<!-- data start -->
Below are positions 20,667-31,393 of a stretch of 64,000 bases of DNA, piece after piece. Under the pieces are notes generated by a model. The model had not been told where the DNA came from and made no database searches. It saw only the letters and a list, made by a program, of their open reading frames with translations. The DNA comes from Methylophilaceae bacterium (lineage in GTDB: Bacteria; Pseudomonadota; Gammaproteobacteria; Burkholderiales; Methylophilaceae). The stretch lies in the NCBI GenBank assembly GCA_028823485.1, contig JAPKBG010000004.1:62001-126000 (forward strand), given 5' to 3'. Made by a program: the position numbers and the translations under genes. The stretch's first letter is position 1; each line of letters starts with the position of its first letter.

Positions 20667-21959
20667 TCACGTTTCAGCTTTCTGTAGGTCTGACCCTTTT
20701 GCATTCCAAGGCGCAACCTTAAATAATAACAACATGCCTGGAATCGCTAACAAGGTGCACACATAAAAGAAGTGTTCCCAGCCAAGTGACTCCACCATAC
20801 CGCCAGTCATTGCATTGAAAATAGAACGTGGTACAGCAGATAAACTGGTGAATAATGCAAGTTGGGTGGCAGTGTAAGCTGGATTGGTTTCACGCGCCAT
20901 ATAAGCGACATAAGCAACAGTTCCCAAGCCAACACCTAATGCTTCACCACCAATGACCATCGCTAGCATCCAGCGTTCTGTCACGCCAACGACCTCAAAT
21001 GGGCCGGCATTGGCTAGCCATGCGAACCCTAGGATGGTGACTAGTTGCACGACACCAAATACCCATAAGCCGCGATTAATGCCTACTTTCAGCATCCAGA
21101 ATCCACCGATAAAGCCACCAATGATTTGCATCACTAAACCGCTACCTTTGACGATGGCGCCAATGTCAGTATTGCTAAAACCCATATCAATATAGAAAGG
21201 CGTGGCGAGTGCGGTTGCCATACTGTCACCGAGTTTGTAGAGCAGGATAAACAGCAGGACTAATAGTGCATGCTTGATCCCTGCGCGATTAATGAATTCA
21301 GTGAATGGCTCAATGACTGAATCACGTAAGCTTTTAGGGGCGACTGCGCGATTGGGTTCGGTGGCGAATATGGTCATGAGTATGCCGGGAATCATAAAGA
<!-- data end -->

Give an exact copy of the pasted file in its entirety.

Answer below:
Below are positions 20,667-31,393 of a stretch of 64,000 bases of DNA, piece after piece. Under the pieces are notes generated by a model. The model had not been told where the DNA came from and made no database searches. It saw only the letters and a list, made by a program, of their open reading frames with translations. The DNA comes from Methylophilaceae bacterium (lineage in GTDB: Bacteria; Pseudomonadota; Gammaproteobacteria; Burkholderiales; Methylophilaceae). The stretch lies in the NCBI GenBank assembly GCA_028823485.1, contig JAPKBG010000004.1:62001-126000 (forward strand), given 5' to 3'. Made by a program: the position numbers and the translations under genes. The stretch's first letter is position 1; each line of letters starts with the position of its first letter.

Positions 20667-21959
20667 TCACGTTTCAGCTTTCTGTAGGTCTGACCCTTTT
20701 GCATTCCAAGGCGCAACCTTAAATAATAACAACATGCCTGGAATCGCTAACAAGGTGCACACATAAAAGAAGTGTTCCCAGCCAAGTGACTCCACCATAC
20801 CGCCAGTCATTGCATTGAAAATAGAACGTGGTACAGCAGATAAACTGGTGAATAATGCAAGTTGGGTGGCAGTGTAAGCTGGATTGGTTTCACGCGCCAT
20901 ATAAGCGACATAAGCAACAGTTCCCAAGCCAACACCTAATGCTTCACCACCAATGACCATCGCTAGCATCCAGCGTTCTGTCACGCCAACGACCTCAAAT
21001 GGGCCGGCATTGGCTAGCCATGCGAACCCTAGGATGGTGACTAGTTGCACGACACCAAATACCCATAAGCCGCGATTAATGCCTACTTTCAGCATCCAGA
21101 ATCCACCGATAAAGCCACCAATGATTTGCATCACTAAACCGCTACCTTTGACGATGGCGCCAATGTCAGTATTGCTAAAACCCATATCAATATAGAAAGG
21201 CGTGGCGAGTGCGGTTGCCATACTGTCACCGAGTTTGTAGAGCAGGATAAACAGCAGGACTAATAGTGCATGCTTGATCCCTGCGCGATTAATGAATTCA
21301 GTGAATGGCTCAATGACTGAATCACGTAAGCTTTTAGGGGCGACTGCGCGATTGGGTTCGGTGGCGAATATGGTCATGAGTATGCCGGGAATCATAAAGA